Welcome to The Cloud 5, our weekly feature where we scour the web searching for the five most intriguing and poignant cloud links we can find.
Before we jump into this week’s links, please have a look at one of our recent blog posts, Smart cars require smarter cities, and the cloud should have a big role. Even though smart cars will likely require computing at the edge, cloud computing could still have a big role in smart cities.
And without further delay, here we go with this week’s links:
Google says its cloud now brings in $1 billion per quarter | CNBC
In its earnings call with analysts yesterday afternoon, Google revealed for the first time that it is bringing in a billion dollars per quarter in combined cloud revenue. That includes G Suite and Google Cloud Platform.
Microsoft’s cloud bet continues to pay off in latest earnings | The Verge
Microsoft has been flying high under the leadership of Satya Nadella, and a big reason for that is the company’s focus on the cloud. In its earnings report this week, the company continued to report brisk cloud growth.
Red Hat acquires CoreOS for $250 million to double down on Kubernetes | Venturebeat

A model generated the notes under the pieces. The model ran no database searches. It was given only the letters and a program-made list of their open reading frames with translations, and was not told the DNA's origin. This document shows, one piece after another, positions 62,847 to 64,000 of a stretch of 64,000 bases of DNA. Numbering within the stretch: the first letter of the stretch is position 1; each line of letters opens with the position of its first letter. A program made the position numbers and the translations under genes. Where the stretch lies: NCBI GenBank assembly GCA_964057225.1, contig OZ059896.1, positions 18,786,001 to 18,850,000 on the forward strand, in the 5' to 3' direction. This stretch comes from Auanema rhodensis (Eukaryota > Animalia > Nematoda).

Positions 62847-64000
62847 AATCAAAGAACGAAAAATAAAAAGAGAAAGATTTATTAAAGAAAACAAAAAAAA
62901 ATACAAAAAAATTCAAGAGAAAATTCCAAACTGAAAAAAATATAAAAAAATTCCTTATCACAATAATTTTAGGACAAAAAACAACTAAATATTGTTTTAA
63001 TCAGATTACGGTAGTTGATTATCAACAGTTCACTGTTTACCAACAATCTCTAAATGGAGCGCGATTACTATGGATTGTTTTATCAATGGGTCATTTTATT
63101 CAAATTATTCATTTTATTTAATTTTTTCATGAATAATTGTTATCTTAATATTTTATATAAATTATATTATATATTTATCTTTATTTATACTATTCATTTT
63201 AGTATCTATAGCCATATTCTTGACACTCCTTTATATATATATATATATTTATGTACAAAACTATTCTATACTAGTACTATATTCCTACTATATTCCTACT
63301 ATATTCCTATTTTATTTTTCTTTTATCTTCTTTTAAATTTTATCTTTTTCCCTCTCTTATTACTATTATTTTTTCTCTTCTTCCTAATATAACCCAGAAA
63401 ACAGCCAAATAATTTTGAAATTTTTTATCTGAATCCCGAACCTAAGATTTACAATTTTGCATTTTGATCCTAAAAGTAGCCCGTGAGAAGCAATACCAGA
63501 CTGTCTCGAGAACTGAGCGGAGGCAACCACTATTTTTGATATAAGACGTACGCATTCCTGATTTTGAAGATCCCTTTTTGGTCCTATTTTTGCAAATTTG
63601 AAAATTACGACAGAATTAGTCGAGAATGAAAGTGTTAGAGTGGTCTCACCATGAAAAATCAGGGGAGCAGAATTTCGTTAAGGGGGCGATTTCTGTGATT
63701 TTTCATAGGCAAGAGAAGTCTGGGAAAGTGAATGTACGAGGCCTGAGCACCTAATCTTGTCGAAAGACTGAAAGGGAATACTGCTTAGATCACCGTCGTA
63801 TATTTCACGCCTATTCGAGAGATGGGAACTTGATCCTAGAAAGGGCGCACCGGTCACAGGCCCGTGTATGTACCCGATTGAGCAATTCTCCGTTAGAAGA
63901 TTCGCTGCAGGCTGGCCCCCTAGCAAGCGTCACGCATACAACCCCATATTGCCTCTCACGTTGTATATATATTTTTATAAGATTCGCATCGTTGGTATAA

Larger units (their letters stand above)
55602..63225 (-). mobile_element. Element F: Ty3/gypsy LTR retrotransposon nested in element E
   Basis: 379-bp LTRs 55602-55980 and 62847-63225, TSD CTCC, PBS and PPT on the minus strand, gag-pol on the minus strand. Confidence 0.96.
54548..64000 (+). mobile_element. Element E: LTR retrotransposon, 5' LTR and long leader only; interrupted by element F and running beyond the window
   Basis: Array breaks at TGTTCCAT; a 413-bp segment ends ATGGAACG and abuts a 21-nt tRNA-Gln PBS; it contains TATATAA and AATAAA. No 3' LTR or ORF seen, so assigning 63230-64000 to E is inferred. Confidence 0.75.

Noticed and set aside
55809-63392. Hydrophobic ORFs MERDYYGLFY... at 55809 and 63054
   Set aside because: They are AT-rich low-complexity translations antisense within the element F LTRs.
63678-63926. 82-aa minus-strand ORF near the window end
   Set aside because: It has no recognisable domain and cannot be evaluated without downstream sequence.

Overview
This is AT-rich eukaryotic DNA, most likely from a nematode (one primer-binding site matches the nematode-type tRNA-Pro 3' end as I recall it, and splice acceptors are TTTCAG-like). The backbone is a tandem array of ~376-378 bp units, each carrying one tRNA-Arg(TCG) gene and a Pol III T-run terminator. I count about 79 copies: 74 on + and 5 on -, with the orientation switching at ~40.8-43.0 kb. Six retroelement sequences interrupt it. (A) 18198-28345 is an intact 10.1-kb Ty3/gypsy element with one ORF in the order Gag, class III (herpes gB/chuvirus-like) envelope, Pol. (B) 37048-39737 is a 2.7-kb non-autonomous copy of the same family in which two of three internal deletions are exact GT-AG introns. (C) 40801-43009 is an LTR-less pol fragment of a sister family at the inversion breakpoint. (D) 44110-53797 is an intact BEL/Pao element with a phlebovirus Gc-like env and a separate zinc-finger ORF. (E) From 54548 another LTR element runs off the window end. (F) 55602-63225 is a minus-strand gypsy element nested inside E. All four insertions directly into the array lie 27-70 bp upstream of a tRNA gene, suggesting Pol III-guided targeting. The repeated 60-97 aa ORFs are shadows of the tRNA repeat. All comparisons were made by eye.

In a deal that combined two companies focused on commercializing open source software, Red Hat acquired CoreOS for $250 million this week. The move gives Red Hat a broad Kubernetes solution set for enterprise customers.
SAP goes big on cloud with $2.4 billion buy of Callidus | Fortune
SAP took a big plunge into SaaS this week when bought CallidusCloud $2.4 billion. Callidus sells quote to cash and sales performance software in the cloud. The acquisition gives SAP a foray into SaaS sales tools, where it could compete with Salesforce, Oracle, and Microsoft.
Cloud computing: Now as vital as power, transport and fresh water? | ZDNet
When I first learned about cloud computing a decade ago, someone compared computing to electricity. Just as I wouldn’t own my own power plant, I don’t need to run my own data center. Perhaps cloud has become so ubiquitous keeping it running has become as crucial as power, transportation, and fresh water — at least according to a new directive from the European Union.